I'm still reading "Wherever You Go, There You Are", a small portion daily prior to my meditation. It's amazing that wherever I open the book, it's right where I need to be, the chapter pertaining to something very relevant, important to me. That's how I started the book: I opened it and read, and now I am following the format until it feels like it's time to do something different.
A recent section I read was about escaping from "the world" by doing your meditation. When it's time to be doing something you need to do, and you choose to escape it by meditating, it's not helpful and is actually like taking a step backwards. One of the reasons for meditating is to lose your attachments. And escaping can be an attachment.
And that's exactly what I've been doing the past couple weeks. Since we are moving out of our home and having a new one built because of storm damage, I have until May 30 to get everything packed. My husband and I are both packing, but I have more "stuff" plus a business with inventory, so I have at least three times the "stuff" husband has, and I'm working a lot longer doing the packing. He leaves the house to play tennis every day just before noon, when he leaves, that's when I do my meditation. And instead of doing a meditation, then getting on with what I need to do, I've been making my meditation time longer. My regular meditation is 20-30 minutes and I've been making it last an hour to avoid packing things. And I've not felt good about it, but didn't understand why, because wasn't meditating an hour a "good thing"? Yes, it is, according to Jon Kabat-Zinn, but not if you're using meditation as an escape, and letting meditation become an attachment.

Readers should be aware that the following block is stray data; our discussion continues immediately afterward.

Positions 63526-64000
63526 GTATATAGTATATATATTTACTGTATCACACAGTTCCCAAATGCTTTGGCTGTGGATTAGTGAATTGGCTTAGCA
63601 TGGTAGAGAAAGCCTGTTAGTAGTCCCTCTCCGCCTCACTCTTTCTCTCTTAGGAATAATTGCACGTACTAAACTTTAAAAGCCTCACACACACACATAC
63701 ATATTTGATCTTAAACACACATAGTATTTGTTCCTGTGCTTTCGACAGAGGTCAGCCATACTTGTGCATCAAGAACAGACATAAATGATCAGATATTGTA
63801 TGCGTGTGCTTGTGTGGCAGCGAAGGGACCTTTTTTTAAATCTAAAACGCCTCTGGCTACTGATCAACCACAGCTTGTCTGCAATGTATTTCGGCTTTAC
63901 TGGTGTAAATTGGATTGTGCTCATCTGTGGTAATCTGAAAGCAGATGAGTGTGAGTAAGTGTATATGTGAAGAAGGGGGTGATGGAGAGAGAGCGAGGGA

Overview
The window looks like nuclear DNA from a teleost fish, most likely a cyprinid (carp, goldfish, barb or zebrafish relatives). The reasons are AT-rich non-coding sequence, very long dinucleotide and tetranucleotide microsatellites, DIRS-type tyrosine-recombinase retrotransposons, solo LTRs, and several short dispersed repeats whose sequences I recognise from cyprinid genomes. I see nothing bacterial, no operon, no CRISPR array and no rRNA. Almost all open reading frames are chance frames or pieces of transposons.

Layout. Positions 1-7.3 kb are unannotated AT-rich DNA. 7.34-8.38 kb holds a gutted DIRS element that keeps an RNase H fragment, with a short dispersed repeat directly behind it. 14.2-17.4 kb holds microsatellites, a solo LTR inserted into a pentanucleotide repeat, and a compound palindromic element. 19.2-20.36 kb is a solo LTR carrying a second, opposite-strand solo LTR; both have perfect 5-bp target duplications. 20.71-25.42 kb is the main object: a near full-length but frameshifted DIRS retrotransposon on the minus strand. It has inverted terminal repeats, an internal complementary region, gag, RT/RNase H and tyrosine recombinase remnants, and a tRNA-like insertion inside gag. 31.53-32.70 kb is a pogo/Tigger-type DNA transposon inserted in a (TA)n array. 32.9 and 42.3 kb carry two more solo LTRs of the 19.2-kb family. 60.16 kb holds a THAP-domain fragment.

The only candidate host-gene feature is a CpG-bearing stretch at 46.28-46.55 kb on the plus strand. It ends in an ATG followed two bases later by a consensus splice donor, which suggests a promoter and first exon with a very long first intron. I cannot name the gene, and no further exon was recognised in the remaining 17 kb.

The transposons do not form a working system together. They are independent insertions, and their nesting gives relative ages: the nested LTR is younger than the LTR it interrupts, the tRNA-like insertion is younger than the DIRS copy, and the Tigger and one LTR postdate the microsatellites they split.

Interesting how I opened the book to that chapter.